Before installing the roofing plywood, it is important to ensure that the framing is sturdy and in good condition. Any damaged or rotten wood should be replaced before proceeding with the installation. Additionally, the roof should be water-tested to ensure that there are no leaks. Safety should also be a top priority during installation, and appropriate safety gear, such as hardhats and safety harnesses, should be worn.

Laying the Sheathing

When laying the sheathing, it is important to ensure that it is properly aligned and nailed down securely. The sheathing should be installed perpendicular to the rafters or trusses, with a 1/8-inch gap between each sheet to allow for expansion. Roofing felt should be installed over the sheathing to provide an additional layer of protection against water penetration.

Long-Term Care

Proper maintenance is essential for ensuring the longevity of the roofing plywood. Regular inspections should be conducted to check for any signs of damage or wear, and any issues should be addressed promptly. It is also important to keep the roof clean and free of debris, as this can contribute to water damage and other problems. If any repairs or replacements are needed, it is best to hire a professional to ensure that the work is done safely and correctly.

Roofing Performance Factors

When it comes to choosing the right roofing plywood, there are several factors that should be taken into consideration to ensure optimal performance. The following subsections outline some of the most important factors.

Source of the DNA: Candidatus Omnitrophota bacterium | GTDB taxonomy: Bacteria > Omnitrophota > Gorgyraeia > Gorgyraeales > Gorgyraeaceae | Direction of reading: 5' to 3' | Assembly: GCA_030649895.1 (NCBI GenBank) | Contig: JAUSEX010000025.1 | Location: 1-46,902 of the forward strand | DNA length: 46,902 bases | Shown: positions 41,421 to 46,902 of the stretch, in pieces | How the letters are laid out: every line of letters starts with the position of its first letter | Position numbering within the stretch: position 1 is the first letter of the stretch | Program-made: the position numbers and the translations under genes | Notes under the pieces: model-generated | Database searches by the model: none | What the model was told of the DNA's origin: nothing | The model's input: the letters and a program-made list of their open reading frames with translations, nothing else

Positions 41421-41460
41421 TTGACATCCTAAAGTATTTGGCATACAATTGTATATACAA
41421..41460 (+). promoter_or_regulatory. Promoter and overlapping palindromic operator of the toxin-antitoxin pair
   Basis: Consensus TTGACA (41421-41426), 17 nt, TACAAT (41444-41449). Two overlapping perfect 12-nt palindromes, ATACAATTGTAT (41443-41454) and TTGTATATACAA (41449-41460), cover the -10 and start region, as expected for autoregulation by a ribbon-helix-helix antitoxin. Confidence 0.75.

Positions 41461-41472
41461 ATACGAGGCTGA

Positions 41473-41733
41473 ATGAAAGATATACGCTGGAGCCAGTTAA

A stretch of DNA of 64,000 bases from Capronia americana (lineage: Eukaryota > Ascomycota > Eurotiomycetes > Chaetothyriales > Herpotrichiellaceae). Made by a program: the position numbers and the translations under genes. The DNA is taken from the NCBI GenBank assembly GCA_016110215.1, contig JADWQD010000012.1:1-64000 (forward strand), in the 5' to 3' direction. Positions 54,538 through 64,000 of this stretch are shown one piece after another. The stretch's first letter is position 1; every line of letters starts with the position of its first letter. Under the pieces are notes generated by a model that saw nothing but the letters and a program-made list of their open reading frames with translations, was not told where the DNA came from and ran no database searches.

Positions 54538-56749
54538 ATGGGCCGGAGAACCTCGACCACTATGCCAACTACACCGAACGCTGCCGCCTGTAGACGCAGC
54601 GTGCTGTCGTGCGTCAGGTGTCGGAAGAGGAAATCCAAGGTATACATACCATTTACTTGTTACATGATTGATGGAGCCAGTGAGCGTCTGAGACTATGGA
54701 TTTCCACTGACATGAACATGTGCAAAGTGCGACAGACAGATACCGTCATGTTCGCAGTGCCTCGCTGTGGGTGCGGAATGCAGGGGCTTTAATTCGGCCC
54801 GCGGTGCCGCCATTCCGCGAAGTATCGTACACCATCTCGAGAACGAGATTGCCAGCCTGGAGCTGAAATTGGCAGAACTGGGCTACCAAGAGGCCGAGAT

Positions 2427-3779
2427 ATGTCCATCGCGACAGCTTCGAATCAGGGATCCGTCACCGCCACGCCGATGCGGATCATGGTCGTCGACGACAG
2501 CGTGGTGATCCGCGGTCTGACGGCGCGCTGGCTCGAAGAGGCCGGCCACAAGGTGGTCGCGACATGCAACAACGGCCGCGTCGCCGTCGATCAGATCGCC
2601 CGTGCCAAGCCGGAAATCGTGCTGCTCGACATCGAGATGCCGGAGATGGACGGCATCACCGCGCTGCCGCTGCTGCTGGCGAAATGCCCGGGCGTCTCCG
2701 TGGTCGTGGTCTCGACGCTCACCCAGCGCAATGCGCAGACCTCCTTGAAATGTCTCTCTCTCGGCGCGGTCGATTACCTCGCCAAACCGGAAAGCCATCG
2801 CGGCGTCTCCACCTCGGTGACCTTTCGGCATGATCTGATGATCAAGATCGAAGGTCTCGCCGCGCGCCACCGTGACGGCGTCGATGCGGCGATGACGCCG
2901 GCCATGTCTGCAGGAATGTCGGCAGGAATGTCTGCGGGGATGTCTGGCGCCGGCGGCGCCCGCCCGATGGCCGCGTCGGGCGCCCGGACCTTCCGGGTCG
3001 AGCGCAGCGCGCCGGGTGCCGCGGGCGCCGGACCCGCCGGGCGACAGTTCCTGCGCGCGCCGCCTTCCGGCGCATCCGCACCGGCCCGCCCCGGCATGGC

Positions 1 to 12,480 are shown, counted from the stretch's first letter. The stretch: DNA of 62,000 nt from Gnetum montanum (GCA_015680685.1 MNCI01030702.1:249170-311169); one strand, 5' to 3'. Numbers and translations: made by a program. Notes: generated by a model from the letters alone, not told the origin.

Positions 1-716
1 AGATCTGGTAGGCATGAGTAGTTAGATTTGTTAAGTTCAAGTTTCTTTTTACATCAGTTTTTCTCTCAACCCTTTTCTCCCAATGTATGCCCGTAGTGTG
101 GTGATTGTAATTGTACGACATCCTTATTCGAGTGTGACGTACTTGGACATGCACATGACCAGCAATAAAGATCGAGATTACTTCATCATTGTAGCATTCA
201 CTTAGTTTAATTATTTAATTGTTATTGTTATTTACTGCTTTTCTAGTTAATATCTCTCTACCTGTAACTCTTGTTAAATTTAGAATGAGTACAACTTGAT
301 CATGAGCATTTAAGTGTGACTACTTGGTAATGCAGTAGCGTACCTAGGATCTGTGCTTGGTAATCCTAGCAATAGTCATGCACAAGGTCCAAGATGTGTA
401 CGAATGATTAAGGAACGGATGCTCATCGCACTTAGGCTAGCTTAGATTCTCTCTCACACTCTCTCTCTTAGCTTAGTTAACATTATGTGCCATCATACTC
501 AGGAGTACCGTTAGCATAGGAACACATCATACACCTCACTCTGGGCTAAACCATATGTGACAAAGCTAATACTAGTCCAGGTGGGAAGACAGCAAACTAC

Load and Stress

Roof loads can be a significant factor in determining the appropriate thickness of roofing plywood to use. Heavy snow loads, for example, can place a significant amount of stress on the roof, and thicker plywood may be required to prevent damage. Additionally, plywood with higher shear strength may be necessary to withstand high winds and other types of stress.

Weather Impact

Weather is another important factor to consider when selecting roofing plywood. Plywood that is exposed to rain and other forms of moisture can become saturated, which can lead to warping or other types of damage. For this reason, it is important to choose plywood that is designed to withstand wet conditions. Fire-resistant and fire-retardant (FRT) plywood is also available for use in areas that are prone to wildfires.

Fire Resistance

Fire resistance is an important consideration for any roofing material. Plywood that is treated with fire-retardant chemicals can help to prevent the spread of fire and provide additional protection in the event of a fire. Some types of FRT plywood are also designed to be more resistant to charring and other types of damage from fire.